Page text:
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Gas prices in Las Vegas Valley continue to fall

Updated July 21, 2022 - 7:17 pm

Gas prices have continued to drop locally and nationally since late June, providing much needed relief to Nevadans and motorists across the country.

The national average remains at $4.46 per gallon, a 50-cent dip from last month, according to AAA.

Nevada gas prices also have decreased, with the state average per gallon now at $5.22, an over 40 cent drop from last month. The state now ranks fifth highest in the nation for gas prices, down from second highest earlier this summer.

California remains the highest, but has dipped below the $6 mark, remaining at a $5.84 per gallon average. Hawaii, Alaska and Oregon trail close behind.

In Clark County, the average price for unleaded gas stands at $5.13, down from $5.57 last month.

The reason for the price dips declines remains the same — supply and demand, Patrick De Haan, lead petroleum analyst at GasBuddy, said.

“We’re talking about an increase in supply of some 10 million barrels over just the last couple of weeks,” he said. “So we’ve seen some improvement on supply along with concerns in regards to demand.”

Consumers change behaviors

High gas prices also have caused people to slow their gas consumption, leading to lower prices at the pump.

“People have really decided to try to make changes in their life that would save (at the) pump and that has had a dramatic impact on your gas prices,” said John Treanor, AAA spokesman.

Local drivers interviewed Wednesday said they’re happy to see prices dip, with some under $5 a gallon.

Hannah Smilowitz said that it felt “nice” to see gas prices under $5 but she hopes it will drop under $4. She said she has little wiggle room on gas usage because she commutes to work and school.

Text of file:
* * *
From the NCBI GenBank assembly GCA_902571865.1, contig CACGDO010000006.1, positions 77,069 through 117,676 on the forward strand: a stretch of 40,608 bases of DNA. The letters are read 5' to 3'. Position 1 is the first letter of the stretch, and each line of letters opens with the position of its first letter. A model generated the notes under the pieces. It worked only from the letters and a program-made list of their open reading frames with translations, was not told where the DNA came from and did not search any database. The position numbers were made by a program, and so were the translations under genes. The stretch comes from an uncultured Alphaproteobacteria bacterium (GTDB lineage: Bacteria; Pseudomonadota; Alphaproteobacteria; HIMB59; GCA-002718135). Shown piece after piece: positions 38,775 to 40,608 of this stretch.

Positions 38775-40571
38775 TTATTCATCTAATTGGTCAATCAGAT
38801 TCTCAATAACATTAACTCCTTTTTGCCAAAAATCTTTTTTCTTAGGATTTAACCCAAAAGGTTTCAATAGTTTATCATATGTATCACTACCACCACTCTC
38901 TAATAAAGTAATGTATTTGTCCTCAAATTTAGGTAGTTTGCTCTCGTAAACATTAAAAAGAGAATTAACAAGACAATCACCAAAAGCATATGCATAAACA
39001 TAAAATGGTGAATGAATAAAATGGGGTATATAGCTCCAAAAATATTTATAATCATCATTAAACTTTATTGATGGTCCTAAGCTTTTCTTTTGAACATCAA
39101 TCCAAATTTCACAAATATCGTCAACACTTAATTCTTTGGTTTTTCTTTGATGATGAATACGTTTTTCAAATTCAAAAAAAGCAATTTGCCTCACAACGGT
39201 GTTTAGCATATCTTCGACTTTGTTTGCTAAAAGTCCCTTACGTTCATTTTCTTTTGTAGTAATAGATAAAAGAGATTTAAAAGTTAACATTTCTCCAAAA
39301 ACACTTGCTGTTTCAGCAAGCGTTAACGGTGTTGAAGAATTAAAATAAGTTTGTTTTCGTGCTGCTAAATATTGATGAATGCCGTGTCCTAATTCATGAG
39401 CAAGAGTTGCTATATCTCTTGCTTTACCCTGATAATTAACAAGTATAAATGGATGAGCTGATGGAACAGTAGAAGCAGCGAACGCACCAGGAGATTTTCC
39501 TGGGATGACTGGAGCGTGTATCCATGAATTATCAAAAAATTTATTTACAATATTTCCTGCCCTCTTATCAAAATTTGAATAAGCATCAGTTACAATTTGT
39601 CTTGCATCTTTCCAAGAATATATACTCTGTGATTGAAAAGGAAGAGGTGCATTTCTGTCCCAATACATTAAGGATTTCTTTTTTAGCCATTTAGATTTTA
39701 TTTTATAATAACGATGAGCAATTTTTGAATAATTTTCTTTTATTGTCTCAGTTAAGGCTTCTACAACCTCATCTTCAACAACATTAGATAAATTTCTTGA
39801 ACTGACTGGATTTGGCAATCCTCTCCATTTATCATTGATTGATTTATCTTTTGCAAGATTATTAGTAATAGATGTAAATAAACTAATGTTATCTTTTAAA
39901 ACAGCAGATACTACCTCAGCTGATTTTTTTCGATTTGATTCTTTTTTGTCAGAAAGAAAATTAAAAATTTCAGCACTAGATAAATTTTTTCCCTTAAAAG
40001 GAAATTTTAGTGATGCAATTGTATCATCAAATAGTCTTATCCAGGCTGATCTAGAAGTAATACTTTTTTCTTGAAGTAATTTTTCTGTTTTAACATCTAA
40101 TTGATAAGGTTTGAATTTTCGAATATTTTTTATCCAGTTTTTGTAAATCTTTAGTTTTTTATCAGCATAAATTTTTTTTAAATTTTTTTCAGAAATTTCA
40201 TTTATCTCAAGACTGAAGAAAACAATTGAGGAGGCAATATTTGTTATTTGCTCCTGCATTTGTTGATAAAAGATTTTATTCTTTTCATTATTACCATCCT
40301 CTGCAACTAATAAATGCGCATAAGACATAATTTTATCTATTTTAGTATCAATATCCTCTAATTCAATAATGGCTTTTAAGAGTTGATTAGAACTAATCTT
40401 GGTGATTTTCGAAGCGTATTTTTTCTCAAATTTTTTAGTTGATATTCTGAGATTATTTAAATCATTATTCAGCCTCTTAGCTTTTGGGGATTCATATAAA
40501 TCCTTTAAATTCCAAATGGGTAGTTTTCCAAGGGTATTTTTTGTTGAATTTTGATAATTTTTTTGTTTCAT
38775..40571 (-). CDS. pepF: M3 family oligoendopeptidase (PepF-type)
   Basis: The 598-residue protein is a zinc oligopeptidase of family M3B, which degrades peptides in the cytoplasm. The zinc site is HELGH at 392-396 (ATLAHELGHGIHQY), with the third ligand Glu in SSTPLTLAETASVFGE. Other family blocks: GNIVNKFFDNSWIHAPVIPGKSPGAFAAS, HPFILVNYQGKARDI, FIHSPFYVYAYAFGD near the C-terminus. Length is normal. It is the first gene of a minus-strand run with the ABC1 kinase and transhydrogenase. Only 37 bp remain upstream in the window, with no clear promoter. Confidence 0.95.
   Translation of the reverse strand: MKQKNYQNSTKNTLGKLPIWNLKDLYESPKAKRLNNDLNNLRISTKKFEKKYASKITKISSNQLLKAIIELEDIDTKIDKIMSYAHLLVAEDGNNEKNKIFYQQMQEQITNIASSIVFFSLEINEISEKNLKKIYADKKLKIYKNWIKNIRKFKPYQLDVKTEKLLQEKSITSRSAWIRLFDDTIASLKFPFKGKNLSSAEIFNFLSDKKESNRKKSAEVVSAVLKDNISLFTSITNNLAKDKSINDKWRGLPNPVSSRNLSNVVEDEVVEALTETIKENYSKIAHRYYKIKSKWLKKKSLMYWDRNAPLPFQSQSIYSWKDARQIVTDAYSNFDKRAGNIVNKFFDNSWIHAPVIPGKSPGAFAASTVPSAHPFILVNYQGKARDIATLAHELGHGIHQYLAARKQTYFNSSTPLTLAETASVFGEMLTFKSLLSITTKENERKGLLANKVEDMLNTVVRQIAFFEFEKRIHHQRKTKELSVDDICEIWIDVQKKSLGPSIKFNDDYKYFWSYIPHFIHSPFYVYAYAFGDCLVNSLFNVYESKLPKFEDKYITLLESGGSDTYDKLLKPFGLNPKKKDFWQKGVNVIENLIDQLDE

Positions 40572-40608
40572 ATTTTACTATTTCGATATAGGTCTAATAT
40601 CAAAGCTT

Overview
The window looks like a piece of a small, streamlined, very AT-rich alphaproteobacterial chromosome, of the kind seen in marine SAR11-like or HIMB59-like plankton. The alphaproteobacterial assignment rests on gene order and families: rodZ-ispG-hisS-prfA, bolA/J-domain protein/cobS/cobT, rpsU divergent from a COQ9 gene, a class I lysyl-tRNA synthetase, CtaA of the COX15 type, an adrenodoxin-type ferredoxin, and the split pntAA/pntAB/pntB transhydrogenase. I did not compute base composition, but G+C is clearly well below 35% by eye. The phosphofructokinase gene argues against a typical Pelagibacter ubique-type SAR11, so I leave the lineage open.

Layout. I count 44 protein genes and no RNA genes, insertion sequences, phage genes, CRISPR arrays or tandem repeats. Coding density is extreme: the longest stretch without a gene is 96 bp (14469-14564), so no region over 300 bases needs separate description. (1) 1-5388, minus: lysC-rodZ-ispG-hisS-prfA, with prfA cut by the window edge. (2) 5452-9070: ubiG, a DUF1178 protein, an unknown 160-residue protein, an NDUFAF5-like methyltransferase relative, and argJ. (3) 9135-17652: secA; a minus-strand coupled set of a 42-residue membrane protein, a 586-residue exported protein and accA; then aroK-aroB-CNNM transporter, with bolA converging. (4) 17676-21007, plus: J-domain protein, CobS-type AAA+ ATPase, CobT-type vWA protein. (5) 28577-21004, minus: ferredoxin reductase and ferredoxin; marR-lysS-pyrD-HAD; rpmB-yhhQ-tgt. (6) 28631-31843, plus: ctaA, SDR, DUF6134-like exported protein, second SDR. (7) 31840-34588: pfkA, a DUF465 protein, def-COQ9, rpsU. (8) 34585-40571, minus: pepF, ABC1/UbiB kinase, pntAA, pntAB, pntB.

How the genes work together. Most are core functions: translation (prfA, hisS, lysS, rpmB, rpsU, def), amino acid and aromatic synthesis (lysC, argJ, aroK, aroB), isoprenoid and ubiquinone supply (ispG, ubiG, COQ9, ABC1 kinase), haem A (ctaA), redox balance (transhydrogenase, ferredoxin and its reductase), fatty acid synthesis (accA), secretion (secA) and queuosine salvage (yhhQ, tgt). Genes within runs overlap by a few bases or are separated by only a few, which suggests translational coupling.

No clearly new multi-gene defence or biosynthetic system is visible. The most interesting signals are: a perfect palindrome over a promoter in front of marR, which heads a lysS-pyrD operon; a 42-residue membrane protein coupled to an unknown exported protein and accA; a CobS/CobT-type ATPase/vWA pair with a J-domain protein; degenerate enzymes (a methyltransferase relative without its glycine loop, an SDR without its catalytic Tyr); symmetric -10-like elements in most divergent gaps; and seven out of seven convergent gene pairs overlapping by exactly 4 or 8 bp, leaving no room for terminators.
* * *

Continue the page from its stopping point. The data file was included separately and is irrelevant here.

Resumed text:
“We’ve just been dealing with the prices,” she said. “I remember paying $3.80-something for gas for the longest time until, like, maybe the last year, which is upsetting.”

Las Vegas resident Jonathan Castillo pumped his gas at a 7-Eleven where a gallon of unleaded is under $5. The lower prices have eased his mind, especially given he has a regular commute to work.

“It does feel like a big relief,” he said. “A few cents or a dollar is not really much, but if you’re having a daily commute, driving to places, it feels like a big relief.”

Castillo put $25 in his tank Wednesday, giving him more gas than the same dollar amount would buy a month ago

The earlier record-breaking numbers the U.S. has seen and continues to see regarding gas prices are related to historical events happening nationally and internationally.

“We have never really had a war like the Ukraine war that impacted supply so significantly by taking Russia off the market,” said Treanor. “At the same time, we have a post-pandemic demand. People who are now free to travel and free to move or go back to work or businesses that want employees back in the office.”

The two events were “pulling against each other and making prices act very odd,” Treanor said.

Despite gas price volatility, De Haan foresees the Las Vegas average “falling under $5 in just maybe a week or two.”

“I would hope that prices could continue declining for two or three weeks but beyond that,” he added, “The third week from now is when it gets a little bit more hazy.”

Not only are gas prices going down, the price of oil barrels have dropped as well. According to a report released by AAA on July 18, the price of oil barrels is in the mid-90s, “almost at the point where we were at a year ago,” said Treanor.

People on the West Coast will continue to see higher prices than others around the nation because of tight environmental regulations in California oil refineries.

“The West Coast is an extremely notoriously tight market and California refineries, which have a lot of rules and restrictions,” said De Haan on the reason. “The West Coast imports supply to balance out demand. The problem is that when any refinery issue develops, it generally has a major impact on price.”

Contact Emerson at edrewes@reviewjournal.com or via Twitter @EmersonDrewes. Review-Journal photo intern Steel Brooks contributed to this report.

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